Mpox

In support of the November 28, 2022 recommendation by the World Health Organization (WHO) and U.S. Health and Human Services (HHS), LMPHW has adopted "mpox" as the term used to refer to monkeypox disease.  

Call the toll-free mpox hotline (844) 520-6670 for answers to general questions. 
 
 

Overview for Jefferson County

  • 50 confirmed cases (updated 12/5/22): Six individuals are in active isolation. Thirty-two have recovered and been released. (Lost to follow up: 12)


Vaccination locations

HIPAA guidelines must be followed, and your information will be private.

Public Health Specialty Clinic

Public Health and Wellness Specialty Clinic by appointment only. Call 502- 773-2120 to schedule. Walk-ins not available.

Shawnee Christian Healthcare Center

Shawnee Christian Healthcare Center by appointment only. Call 502-778-0001.

Family Health Centers

Family Health Centers, by appointment only. Call 502-772-8110

Baptist Health
  • Baptist Health (Dr. Pendleton), 1603 Stevens Ave, Louisville KY 40205, by appointment only. Call 502-451-5955
Norton Infectious Disease

Norton Infectious Disease, 234 East Gray St, Suite 768, Louisville KY 40202, by appointment only. Call 502-446-6434

Park DuValle Medical Center

Park DuValle Medical Center, 3015 Wilson Ave, Louisville, KY 40211, by appointment only. Call 502-774-4401.

UofL Student Health

UofL Student Health, For UofL students only. Call 502-852-6446


Vaccination Events 

Vaccination events

Check back for updates.


 Questions & Answers

What is mpox?

Monkeypox, now recognized by the World Health Organization as "mpox,"  is a disease caused by the mpox virus. It is a viral zoonotic disease, meaning that it can spread from animals to humans. It can also spread between people. Click here to learn more about the virus.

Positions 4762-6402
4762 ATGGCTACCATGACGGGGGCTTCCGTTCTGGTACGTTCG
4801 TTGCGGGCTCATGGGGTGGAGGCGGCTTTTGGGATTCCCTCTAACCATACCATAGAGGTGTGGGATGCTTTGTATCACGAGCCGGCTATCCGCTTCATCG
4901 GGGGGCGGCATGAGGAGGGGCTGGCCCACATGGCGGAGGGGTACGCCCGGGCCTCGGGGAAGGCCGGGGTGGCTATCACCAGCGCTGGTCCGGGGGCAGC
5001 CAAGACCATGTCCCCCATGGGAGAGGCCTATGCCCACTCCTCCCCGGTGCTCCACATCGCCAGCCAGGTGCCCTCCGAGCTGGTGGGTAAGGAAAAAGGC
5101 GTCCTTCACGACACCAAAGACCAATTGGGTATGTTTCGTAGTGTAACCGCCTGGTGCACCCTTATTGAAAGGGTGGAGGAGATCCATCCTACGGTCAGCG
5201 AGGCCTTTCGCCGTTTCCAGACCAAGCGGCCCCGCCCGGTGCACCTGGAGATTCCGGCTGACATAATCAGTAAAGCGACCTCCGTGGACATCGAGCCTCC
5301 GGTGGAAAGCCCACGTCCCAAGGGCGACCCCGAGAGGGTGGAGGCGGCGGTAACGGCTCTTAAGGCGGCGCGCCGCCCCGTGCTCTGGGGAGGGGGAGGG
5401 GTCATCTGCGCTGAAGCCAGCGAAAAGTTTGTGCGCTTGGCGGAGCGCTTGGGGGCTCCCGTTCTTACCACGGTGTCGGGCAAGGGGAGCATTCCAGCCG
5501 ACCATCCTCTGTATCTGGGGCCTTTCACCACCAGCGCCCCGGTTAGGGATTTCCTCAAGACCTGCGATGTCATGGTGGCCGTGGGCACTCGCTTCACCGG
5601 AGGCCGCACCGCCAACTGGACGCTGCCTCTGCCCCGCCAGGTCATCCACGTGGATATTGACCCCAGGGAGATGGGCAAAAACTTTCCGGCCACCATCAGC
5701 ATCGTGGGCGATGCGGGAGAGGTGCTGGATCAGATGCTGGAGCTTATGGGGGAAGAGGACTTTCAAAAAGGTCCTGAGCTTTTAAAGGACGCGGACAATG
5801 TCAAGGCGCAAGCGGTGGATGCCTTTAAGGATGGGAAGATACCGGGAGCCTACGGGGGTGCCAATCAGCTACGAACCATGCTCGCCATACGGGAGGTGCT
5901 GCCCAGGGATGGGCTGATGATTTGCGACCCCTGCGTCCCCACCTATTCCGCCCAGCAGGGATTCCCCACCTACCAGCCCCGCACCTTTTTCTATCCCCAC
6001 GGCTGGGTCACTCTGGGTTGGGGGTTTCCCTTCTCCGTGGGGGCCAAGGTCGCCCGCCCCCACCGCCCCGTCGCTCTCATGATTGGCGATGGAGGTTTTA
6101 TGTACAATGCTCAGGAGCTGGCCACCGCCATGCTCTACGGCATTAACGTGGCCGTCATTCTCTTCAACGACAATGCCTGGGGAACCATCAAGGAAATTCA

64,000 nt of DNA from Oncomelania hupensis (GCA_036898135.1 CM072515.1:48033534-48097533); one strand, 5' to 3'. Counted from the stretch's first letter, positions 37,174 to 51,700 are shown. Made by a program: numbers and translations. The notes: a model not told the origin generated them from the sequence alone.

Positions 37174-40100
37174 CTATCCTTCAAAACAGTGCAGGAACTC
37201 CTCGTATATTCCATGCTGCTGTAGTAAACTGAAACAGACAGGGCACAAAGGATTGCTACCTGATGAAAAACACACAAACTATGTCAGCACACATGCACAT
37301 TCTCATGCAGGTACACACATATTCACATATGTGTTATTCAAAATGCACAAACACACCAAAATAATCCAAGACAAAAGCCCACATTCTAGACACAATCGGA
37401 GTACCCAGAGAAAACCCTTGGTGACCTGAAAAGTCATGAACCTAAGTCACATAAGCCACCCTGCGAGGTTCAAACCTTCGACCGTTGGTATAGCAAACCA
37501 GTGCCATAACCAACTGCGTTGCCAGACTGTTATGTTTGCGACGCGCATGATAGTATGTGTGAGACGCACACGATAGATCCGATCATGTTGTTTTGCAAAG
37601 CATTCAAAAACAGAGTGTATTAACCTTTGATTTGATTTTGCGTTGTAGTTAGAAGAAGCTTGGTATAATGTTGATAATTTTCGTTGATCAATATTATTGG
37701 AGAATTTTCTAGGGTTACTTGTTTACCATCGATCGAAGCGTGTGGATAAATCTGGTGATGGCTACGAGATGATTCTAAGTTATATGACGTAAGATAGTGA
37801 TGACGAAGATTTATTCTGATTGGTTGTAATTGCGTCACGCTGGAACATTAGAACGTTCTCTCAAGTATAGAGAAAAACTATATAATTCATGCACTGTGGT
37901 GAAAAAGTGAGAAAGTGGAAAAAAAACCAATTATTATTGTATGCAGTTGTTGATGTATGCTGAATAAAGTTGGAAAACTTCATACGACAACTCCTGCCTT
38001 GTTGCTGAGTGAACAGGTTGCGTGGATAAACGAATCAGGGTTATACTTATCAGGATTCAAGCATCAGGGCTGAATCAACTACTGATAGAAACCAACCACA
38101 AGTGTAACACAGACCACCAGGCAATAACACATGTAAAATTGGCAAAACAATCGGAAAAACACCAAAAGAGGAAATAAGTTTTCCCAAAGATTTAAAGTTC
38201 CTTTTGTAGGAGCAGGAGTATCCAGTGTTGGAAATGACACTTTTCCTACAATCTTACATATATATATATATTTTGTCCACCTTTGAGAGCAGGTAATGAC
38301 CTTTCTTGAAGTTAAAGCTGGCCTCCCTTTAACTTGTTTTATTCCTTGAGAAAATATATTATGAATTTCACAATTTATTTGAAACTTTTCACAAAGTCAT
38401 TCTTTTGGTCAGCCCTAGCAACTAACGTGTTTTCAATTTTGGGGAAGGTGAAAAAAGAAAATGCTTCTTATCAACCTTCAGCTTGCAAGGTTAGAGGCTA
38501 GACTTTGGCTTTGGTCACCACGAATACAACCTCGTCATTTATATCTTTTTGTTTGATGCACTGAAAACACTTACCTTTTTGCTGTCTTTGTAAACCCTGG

Who is at risk?

At this time, data suggest that gay, bisexual and other men who have sex with men make up the majority of cases in the current mpox outbreak. However, anyone, regardless of sexual orientation or gender identity, who has been in close, personal contact with someone who has monkeypox is at risk.

Where is mpox typically found?

Mpox is commonly found in central and west Africa where there are tropical rainforests and where animals that may carry the virus typically live. People with mpox are occasionally identified in other countries outside of central and west Africa, following travel to regions where mpox is endemic. 

See the current U.S. outbreak situation summary

What are the symptoms?

According to the CDC, the symptoms of mpox  are similar to but milder than the symptoms of smallpox.

Mpox begins with fever, headache, muscle aches, and exhaustion. The main difference between symptoms of smallpox and mpox is that mpox causes lymph nodes to swell (lymphadenopathy) while smallpox does not.

The incubation period (time from infection to symptoms) for mpox is usually 7−14 days but can range from 5−21 days.

The illness begins with:

  •  Fever
  • Headache
  • Muscle aches
  • Backache
  • Swollen lymph nodes
  • Chills
  • Exhaustion
Monkey pox graphic

Within 1 to 3 days (sometimes longer) after the appearance of fever, the patient develops a rash, often beginning on the face then spreading to other parts of the body.

Lesions progress through the following stages before falling off:

  • Macules
  • Papules
  • Vesicles
  • Pustules
  • Scabs

The illness typically lasts for 2−4 weeks. 

 

What should you do?

Anyone with a rash that looks like mpox should talk to their healthcare provider, even if they don’t think they had contact with someone who has mpox. People who may be at higher risk might include but are not limited to those who:

  • Had contact with someone who had a rash that looks like mpox or someone who was diagnosed with confirmed or probable mpox
  • Had skin-to-skin contact with someone in a social network experiencing mpox activity, this includes men who have sex with men who meet partners through an online website, digital application (“app”), or social event (e.g., a bar or party)
  • Traveled outside the US to a country with confirmed cases of mpox or where mpox activity has been ongoing
  • Had contact with a dead or live wild animal or exotic pet that exists only in Africa or used a product derived from such animals (e.g., game meat, creams, lotions, powders, etc.)
What to do if you're sick

Learn more on what to do if you're sick

What is the treatment for mpox?